IGF receptor type 2 (IGF-2R) is monomeric glycoprotein; its extracellular domains contain one binding site for IGF-2 and two binding sites for mannose-6-phosphate (therefore IGF-2R is also called cation-independent mannose-6-phosphate receptor). Intracellular domain does not participate in signalling, but bound IGF-2 is internalized and degraded. IGF-2R binds and internalizes also proteins and enzymes that contain mannose-6-phosphate.
IGF-1 binds to IRs with low affinity. Binding to IGF-1R stimulates cell proliferation, differentiation, migration, and protects from apoptosis. IGF-1 has only low affinity to IGF-2R.
IGF-2 binds with high affinity to IGF-2R and IR-A, with intermediate affinity to IR-B, and with low affinity to IGF-1R.
Tyrosine kinase receptor inhibitors (TKRIs) can be labelled and used for imaging IR and IGF-1R, which contain the intracellular TKR subunit. Based on rodent studies, [18F]BMS-754807 is a promising IGF-1R/IR PET radioligand outside the brain (Prabhakaran et al., 2017). [11C]GSK-1838705A can penetrate the BBB, and could thus be used to brain tumour imaging (Solingapuram Sai et al., 2017).
Insulin decreases blood glucose concentration by increasing glucose uptake into skeletal muscle and white adipose tissue, by increasing glucose storage as glycogen and usage in fatty acid and protein synthesis, and by decreasing gluconeogenesis in the liver and kidneys and glycogen breakdown into glucose. Insulin suppresses glucagon secretion from α-cells of the pancreas.
IGF-1 acts as endocrine hormone when excreted into blood, and locally as paracrine and autocrine growth factor. Insulin and pituitary growth hormone (GH) stimulate the synthesis of IGF-1.
IGF-2 has important roles in muscle and bone development, and in placental development and foetal growth.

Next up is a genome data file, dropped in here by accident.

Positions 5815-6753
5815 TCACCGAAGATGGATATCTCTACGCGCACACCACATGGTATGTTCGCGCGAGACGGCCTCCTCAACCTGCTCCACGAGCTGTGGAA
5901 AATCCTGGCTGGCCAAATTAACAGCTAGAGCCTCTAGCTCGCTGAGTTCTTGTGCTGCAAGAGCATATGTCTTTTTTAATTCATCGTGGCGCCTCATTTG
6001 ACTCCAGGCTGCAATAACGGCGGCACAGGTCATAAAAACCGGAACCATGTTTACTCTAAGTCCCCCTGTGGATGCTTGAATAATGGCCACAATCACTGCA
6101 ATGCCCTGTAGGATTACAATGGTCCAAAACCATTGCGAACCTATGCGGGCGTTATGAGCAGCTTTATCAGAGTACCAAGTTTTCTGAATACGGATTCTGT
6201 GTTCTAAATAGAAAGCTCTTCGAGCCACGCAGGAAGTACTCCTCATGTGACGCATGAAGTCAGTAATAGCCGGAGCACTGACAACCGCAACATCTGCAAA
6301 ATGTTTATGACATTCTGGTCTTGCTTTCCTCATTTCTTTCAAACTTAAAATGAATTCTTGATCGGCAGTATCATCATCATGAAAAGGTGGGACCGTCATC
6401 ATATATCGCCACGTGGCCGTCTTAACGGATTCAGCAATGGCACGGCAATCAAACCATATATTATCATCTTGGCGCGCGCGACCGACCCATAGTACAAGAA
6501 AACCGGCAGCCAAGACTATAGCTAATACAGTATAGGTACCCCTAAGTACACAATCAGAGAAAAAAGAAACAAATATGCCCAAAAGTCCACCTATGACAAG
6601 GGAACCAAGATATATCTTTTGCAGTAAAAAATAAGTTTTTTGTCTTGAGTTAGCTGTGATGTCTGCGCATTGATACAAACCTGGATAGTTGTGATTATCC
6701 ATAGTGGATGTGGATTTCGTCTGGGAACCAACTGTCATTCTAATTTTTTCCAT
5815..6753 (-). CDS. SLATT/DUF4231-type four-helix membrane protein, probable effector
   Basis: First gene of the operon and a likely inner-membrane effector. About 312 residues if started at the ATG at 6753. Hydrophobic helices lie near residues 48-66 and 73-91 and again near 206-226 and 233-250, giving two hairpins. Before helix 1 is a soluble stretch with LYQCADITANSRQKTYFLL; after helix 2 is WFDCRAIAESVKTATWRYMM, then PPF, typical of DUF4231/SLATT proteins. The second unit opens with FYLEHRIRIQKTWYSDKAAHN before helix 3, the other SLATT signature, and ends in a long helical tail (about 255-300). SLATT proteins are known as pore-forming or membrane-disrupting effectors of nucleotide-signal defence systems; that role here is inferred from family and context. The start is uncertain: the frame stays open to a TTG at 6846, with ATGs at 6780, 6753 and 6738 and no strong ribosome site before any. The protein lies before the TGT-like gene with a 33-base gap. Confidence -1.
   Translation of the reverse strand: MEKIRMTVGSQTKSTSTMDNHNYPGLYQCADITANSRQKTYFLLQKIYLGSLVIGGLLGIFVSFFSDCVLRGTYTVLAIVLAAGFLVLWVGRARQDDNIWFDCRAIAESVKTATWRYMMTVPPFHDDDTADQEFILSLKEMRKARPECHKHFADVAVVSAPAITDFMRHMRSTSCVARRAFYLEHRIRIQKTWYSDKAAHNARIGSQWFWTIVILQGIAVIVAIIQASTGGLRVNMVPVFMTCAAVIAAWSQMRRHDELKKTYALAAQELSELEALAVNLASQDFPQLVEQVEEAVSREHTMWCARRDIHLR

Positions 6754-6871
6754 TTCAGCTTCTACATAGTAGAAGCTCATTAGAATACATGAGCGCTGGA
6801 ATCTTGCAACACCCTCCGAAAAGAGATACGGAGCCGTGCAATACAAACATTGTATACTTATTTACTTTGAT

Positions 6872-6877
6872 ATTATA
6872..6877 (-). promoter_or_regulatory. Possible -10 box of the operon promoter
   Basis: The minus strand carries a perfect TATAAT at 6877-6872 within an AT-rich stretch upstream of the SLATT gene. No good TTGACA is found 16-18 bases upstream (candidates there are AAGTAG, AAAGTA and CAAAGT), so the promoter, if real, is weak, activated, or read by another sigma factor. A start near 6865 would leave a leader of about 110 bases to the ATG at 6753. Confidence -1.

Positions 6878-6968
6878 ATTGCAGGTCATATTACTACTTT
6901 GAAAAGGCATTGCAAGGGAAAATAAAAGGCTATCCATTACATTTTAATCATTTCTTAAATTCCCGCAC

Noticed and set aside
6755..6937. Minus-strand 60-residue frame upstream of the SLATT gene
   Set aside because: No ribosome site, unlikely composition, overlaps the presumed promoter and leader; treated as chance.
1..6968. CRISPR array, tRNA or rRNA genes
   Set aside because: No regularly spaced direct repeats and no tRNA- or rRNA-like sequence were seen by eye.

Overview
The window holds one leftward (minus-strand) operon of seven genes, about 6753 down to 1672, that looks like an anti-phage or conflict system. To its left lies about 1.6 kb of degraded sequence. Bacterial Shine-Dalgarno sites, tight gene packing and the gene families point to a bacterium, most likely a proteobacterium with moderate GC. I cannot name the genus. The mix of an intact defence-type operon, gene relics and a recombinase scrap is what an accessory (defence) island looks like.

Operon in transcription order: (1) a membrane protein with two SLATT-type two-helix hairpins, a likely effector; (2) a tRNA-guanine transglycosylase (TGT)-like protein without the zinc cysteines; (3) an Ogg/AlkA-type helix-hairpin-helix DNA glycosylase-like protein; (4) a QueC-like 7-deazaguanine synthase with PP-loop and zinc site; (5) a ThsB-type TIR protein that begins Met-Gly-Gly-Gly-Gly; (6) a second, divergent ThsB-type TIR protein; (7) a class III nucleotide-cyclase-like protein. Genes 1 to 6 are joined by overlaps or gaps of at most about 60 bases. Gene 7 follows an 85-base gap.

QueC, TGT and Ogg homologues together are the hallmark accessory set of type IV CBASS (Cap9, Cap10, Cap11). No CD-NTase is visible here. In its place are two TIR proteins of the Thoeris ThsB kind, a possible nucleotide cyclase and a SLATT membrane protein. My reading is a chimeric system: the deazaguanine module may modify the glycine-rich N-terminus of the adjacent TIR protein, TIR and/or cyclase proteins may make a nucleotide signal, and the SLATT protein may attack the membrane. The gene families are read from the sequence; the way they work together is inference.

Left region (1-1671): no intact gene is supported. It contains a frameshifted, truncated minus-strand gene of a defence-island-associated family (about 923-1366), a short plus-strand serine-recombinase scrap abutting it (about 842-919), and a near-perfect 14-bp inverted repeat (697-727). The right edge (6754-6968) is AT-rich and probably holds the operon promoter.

Relaxin-like peptides have important roles in reproductive, cardiovascular, pulmonary, and renal systems. Relaxin-2 inhibits inflammation and collagen synthesis, thus reducing fibrosis. Relaxin-2 may indirectly stimulate angiogenesis and vasodilation. Antagonists of relaxin-2 may be useful in treatment of certain types of cancers.
Insulin resistance (IR) is a pathological state where cells have attenuated response to normal levels of insulin hormone (reduced insulin sensitivity). It is present in metabolic syndrome and obesity, and precedes type 2 diabetes (T2D). Calorie imbalance results in lipid accumulation in the liver and skeletal muscle, reducing their insulin sensitivity. Lipolysis in white adipose tissue is increased, leading to increased fatty acid and glycerol uptake in the liver, causing hepatic steatosis, and increasing gluconeogenesis (Samuel & Shulman, 2016). Inability of skeletal muscle and adipose tissue to take up glucose, and liver to stop glucose production, leads to increased blood glucose levels. Initially, pancreatic insulin production is increased to compensate for the reduced insulin sensitivity of tissues, but glucolipotoxicity and other factors will lead to β-cell failure and progression to T2D (Samuel & Shulman, 2016).